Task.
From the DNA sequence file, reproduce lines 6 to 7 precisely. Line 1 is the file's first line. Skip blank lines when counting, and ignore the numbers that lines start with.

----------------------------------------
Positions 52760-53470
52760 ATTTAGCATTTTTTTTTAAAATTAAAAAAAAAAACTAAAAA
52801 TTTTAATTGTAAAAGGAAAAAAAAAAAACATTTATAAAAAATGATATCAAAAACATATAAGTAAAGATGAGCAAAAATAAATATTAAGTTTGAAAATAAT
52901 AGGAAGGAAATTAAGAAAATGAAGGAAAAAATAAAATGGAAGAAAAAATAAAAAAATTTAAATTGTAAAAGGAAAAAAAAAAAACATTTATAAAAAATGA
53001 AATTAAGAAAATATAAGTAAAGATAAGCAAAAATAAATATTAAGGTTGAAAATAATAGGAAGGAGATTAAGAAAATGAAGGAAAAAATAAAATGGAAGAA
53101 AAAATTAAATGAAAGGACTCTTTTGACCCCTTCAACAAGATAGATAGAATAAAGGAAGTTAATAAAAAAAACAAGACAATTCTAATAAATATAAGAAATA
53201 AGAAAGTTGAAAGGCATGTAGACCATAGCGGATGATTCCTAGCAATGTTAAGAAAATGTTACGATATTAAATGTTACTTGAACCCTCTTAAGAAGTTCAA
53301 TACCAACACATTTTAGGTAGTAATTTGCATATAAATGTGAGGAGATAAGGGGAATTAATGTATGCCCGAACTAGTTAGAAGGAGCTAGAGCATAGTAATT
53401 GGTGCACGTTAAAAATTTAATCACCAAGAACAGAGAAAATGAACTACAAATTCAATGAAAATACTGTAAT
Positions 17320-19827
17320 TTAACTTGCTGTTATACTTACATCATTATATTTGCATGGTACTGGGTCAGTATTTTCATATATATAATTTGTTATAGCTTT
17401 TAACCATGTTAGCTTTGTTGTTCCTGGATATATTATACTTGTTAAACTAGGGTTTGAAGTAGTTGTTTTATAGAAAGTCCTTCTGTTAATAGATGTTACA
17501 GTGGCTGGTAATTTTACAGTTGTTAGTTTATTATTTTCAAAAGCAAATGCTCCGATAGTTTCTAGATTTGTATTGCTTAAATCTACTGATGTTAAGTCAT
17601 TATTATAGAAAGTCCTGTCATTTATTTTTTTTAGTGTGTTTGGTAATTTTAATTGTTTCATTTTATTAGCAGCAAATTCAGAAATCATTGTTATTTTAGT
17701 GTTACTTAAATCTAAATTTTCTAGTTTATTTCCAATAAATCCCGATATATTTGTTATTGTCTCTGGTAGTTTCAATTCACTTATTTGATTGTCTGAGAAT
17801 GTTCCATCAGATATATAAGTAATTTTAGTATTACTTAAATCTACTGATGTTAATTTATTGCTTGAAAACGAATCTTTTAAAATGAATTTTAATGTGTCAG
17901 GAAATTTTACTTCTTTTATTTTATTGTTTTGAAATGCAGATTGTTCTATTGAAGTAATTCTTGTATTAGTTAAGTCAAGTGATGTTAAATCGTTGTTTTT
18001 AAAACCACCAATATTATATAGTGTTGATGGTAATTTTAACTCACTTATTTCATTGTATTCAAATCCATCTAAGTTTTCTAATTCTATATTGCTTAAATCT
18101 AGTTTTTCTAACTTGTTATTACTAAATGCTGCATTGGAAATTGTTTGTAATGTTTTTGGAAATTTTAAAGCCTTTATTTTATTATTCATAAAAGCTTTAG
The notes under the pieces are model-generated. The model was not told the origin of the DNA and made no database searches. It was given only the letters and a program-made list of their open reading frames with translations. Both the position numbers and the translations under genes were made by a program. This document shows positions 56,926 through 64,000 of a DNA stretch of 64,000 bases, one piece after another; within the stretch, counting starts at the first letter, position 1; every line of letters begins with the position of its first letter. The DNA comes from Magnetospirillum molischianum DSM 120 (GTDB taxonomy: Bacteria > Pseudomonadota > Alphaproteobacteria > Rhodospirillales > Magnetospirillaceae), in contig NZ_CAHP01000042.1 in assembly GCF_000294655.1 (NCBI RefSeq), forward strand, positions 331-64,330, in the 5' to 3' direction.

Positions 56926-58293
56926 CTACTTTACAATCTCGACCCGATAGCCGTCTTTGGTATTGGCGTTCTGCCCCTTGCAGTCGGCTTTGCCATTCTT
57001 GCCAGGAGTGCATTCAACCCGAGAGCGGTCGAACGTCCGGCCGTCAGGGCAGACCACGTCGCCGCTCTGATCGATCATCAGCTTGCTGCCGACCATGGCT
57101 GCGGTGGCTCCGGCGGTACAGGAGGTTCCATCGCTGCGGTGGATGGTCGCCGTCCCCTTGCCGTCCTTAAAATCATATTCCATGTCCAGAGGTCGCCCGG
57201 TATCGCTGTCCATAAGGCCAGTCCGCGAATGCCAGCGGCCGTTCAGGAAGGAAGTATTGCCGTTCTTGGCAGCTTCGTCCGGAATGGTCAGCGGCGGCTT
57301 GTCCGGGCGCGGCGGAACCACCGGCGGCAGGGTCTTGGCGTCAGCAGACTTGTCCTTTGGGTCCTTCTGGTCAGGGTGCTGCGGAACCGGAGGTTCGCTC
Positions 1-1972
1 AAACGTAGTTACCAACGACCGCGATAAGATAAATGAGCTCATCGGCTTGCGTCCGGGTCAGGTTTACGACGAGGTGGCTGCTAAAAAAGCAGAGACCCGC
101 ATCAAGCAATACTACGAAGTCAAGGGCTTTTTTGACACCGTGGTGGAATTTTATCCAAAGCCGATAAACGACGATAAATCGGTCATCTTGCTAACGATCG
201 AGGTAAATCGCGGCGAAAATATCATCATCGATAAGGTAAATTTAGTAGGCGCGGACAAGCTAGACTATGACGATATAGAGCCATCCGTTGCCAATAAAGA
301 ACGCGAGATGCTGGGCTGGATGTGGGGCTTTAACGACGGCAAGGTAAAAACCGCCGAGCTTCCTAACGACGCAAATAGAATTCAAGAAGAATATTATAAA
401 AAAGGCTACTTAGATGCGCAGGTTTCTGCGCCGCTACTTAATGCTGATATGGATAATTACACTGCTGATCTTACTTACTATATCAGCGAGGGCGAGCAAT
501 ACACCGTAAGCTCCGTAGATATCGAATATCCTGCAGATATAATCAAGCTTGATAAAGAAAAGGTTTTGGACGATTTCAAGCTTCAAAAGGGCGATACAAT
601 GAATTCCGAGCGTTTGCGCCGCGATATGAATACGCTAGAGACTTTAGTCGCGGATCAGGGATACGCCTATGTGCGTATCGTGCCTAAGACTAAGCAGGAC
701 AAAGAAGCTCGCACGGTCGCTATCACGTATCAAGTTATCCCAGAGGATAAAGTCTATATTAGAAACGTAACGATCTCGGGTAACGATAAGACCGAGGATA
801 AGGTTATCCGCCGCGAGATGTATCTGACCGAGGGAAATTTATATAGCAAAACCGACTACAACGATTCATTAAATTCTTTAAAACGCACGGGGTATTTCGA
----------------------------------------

53101 AAAATTAAATGAAAGGACTCTTTTGACCCCTTCAACAAGATAGATAGAATAAAGGAAGTTAATAAAAAAAACAAGACAATTCTAATAAATATAAGAAATA
53201 AGAAAGTTGAAAGGCATGTAGACCATAGCGGATGATTCCTAGCAATGTTAAGAAAATGTTACGATATTAAATGTTACTTGAACCCTCTTAAGAAGTTCAA